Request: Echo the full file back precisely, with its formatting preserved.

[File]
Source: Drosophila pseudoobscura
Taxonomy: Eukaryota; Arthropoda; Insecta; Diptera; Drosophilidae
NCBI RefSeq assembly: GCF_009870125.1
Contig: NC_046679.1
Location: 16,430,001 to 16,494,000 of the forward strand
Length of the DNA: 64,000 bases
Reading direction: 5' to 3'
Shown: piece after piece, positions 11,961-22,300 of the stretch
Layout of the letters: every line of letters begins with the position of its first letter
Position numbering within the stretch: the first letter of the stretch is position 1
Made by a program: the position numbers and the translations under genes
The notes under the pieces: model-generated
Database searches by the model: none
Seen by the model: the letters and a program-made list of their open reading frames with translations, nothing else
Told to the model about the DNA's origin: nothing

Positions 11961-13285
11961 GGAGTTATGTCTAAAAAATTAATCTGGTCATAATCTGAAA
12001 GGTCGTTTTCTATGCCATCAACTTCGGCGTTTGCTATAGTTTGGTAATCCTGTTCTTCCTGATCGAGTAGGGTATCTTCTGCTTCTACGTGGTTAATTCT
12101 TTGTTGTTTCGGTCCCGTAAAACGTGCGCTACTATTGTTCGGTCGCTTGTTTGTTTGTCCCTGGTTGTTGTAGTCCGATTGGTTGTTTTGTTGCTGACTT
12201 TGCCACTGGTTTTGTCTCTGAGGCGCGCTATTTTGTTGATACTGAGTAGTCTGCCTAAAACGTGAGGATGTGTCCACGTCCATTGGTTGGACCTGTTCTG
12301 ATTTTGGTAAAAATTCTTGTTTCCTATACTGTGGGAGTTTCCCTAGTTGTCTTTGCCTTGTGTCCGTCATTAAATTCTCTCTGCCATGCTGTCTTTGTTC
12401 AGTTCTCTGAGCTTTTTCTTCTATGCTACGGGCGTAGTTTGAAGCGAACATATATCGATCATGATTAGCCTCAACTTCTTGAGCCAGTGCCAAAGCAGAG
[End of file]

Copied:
Source: Drosophila pseudoobscura
Taxonomy: Eukaryota; Arthropoda; Insecta; Diptera; Drosophilidae
NCBI RefSeq assembly: GCF_009870125.1
Contig: NC_046679.1
Location: 16,430,001 to 16,494,000 of the forward strand
Length of the DNA: 64,000 bases
Reading direction: 5' to 3'
Shown: piece after piece, positions 11,961-22,300 of the stretch
Layout of the letters: every line of letters begins with the position of its first letter
Position numbering within the stretch: the first letter of the stretch is position 1
Made by a program: the position numbers and the translations under genes
The notes under the pieces: model-generated
Database searches by the model: none
Seen by the model: the letters and a program-made list of their open reading frames with translations, nothing else
Told to the model about the DNA's origin: nothing

Positions 11961-13285
11961 GGAGTTATGTCTAAAAAATTAATCTGGTCATAATCTGAAA
12001 GGTCGTTTTCTATGCCATCAACTTCGGCGTTTGCTATAGTTTGGTAATCCTGTTCTTCCTGATCGAGTAGGGTATCTTCTGCTTCTACGTGGTTAATTCT
12101 TTGTTGTTTCGGTCCCGTAAAACGTGCGCTACTATTGTTCGGTCGCTTGTTTGTTTGTCCCTGGTTGTTGTAGTCCGATTGGTTGTTTTGTTGCTGACTT
12201 TGCCACTGGTTTTGTCTCTGAGGCGCGCTATTTTGTTGATACTGAGTAGTCTGCCTAAAACGTGAGGATGTGTCCACGTCCATTGGTTGGACCTGTTCTG
12301 ATTTTGGTAAAAATTCTTGTTTCCTATACTGTGGGAGTTTCCCTAGTTGTCTTTGCCTTGTGTCCGTCATTAAATTCTCTCTGCCATGCTGTCTTTGTTC
12401 AGTTCTCTGAGCTTTTTCTTCTATGCTACGGGCGTAGTTTGAAGCGAACATATATCGATCATGATTAGCCTCAACTTCTTGAGCCAGTGCCAAAGCAGAG